Using Weeds Wisely

Young pigweed growing in the corn

Young pigweed growing in the corn

All this lovely rain we have had in SW Ohio in the last week has done quite a number on my garden. The corn looks great and seems to have grown a couple feet in the last few days. My clearance rack marigolds are recovering nicely. Unfortunately,  beans and potatoes look a little yellow, and the tomatoes and eggplant are downright wilted and sad. The weeds however, are thriving.  Boy, do I have a green thumb when it comes to weeds!

We all know it is important to weed one’s garden. Weeds like spurge or any shallow rooted perennial grass must be pulled as they will compete for nutrients and water with the desired plants. Weeds like quack grass can even inhibit garden seed germination. Weeds often grow bigger and faster than food plants and crowd them out of physical space. Weeds look untidy and give the impression of a lazy gardener. So how can one wisely use weeds?

Most gardeners either leave the garden soil bare between plants, or cover the ground with mulch. Mulch keeps the soil cooler and more moist than plain dirt. Newspaper used to make a fine cheap mulch, but it is harder to find enough for free these days.  I generally buy straw, but I have recently begun using weeds as mulch. I must be careful that newly pulled weeds don’t just re-root where I lay them, though. It helps to lay them out to dry and die a bit first. I also make good and sure there are no weed-seed heads that inadvertently plant more. Weeds work very well as mulch.

Weeds can also add nutrients to the soil. How can this be? We pull weeds to keep them from stealing nitrogen from our veggies! Weed mulch, however, will compost directly in the garden bed. This adds nutrients to the soil that previously weren’t available to the vegetable plants.  Consider some of the deep tap rooted weeds such as dandelion, lamb’s quarters, and red-rooted pigweed which are commonly found in our community garden. The taproots reach deep into the subsoil in a way that few vegetables can. The roots take up minerals and bring them to the surface of the garden. Pull the weed up and compost it while mulching, right in a garden row.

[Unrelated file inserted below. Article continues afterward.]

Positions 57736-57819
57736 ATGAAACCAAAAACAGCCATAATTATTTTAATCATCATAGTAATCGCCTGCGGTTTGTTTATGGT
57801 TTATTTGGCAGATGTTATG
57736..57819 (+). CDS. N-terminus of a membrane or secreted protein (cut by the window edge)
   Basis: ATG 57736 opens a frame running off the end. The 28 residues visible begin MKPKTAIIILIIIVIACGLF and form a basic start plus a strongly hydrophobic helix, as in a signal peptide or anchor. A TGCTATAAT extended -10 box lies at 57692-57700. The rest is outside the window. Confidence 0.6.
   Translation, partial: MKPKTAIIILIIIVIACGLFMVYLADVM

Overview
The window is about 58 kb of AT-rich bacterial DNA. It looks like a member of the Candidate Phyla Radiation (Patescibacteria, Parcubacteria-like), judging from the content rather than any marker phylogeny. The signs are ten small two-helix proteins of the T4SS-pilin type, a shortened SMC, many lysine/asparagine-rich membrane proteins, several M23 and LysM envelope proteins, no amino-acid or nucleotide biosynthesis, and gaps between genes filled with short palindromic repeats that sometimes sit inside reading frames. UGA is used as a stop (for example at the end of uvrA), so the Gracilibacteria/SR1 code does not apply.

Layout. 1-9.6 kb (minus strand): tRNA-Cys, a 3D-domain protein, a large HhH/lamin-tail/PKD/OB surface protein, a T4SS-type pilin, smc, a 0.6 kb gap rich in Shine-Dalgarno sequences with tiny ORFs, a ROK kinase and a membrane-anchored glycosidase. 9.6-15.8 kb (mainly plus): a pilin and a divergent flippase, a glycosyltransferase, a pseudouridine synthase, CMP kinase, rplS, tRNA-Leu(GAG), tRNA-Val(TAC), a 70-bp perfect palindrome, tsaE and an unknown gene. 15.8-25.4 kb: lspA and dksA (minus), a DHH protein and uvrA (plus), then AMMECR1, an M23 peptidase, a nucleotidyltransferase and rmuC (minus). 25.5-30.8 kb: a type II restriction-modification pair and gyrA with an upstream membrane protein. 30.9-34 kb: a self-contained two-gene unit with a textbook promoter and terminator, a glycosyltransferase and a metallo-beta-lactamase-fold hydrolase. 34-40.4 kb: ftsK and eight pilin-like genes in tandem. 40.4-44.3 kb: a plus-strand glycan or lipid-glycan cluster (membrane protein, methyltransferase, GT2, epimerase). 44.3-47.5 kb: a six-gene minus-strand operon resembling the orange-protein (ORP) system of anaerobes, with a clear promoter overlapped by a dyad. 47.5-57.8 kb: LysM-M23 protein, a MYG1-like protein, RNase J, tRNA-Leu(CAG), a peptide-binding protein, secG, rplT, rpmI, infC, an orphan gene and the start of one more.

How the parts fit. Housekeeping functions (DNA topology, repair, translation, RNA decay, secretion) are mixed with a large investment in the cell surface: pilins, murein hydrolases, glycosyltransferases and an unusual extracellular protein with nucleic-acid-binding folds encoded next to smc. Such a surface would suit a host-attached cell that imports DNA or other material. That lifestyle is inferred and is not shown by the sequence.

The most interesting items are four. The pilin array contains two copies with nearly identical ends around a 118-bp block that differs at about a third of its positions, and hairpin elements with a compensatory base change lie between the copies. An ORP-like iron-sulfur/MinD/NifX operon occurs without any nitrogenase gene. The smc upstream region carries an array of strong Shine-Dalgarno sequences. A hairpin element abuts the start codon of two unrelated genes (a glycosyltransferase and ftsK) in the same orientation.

Weeds can also, believe it or not, make good companion plants. Lamb’s quarter is good for corn. Potatoes like dead nettle. Purslane makes a nice ground cover for corn. Sow thistle, though I don’t use it due to those pesky stickers, is said to aid tomatoes and onions. The mighty pigweed is said to be one of the best weeds for bringing up nutrients from the subsoil, as well as good for potatoes, beans, and onions. However, don’t turn your back on pig weed. It grows very tall and sets a million seeds. Well, ok, the 100,000 produced by one plant certainly seems like a million when they germinate in the garden!

I have used weeds as trap crops. The idea is to give insects something good to chew on so they leave your veggies alone. One year, insects chewed the heck out of the pigweed, and I cheered. Two birds with one stone! The insects ignored(almost) my garden plants and put a dent in the weeds! What could be better? Then I went on vacation. A week later I returned to four feet tall pigweed that needed a machete to cut down. If you use pigweed to aid your garden, be wise and keep it thinned.

It might be interesting to note that all the weeds listed here are edible. Saute lamb’s quarters like spinach. Eat purslane, also known as “land fish” due to its omega-3 fatty acid content, raw in a salad. Young sow thistles or dandelions are good in salad or sauteed. Dead nettle (called dead because it doesn’t sting) can be eaten in salads, steeped in tea, and used medicinally. Pigweed leaves are a nice edible green even during hot summers, when other greens become bitter. These weeds are all good to harvest as food from a garden. However, keep that trick they have of pulling nutrients up into their leaves and stems in mind when considering them as edibles. Don’t eat them if you find them wild in polluted areas or next to a road. Neither would it be a good idea to harvest these deep rooted weeds from a conventional agriculture farm. High doses of fertilizers and herbicides used render them unsafe to eat.

Weeds can take over a garden, look unattractive, and lower food yields. However, used wisely, even weeds can be beneficial to the home gardener. Consider each weed as an individual plant in terms of how it might aid the garden. Use some weeds as mulch. Deep rooted weeds make good compost. Low growing shallow weeds could produce shade for larger plant roots. Some weeds make good companion plants. Some can function as trap crops. Many are edible and considered good eating in spite of our supermarket prejudices. I do not like it when weeds bloom in my garden(too many future seeds!), but there is a satisfaction in working with nature and using all the plants that grow there.

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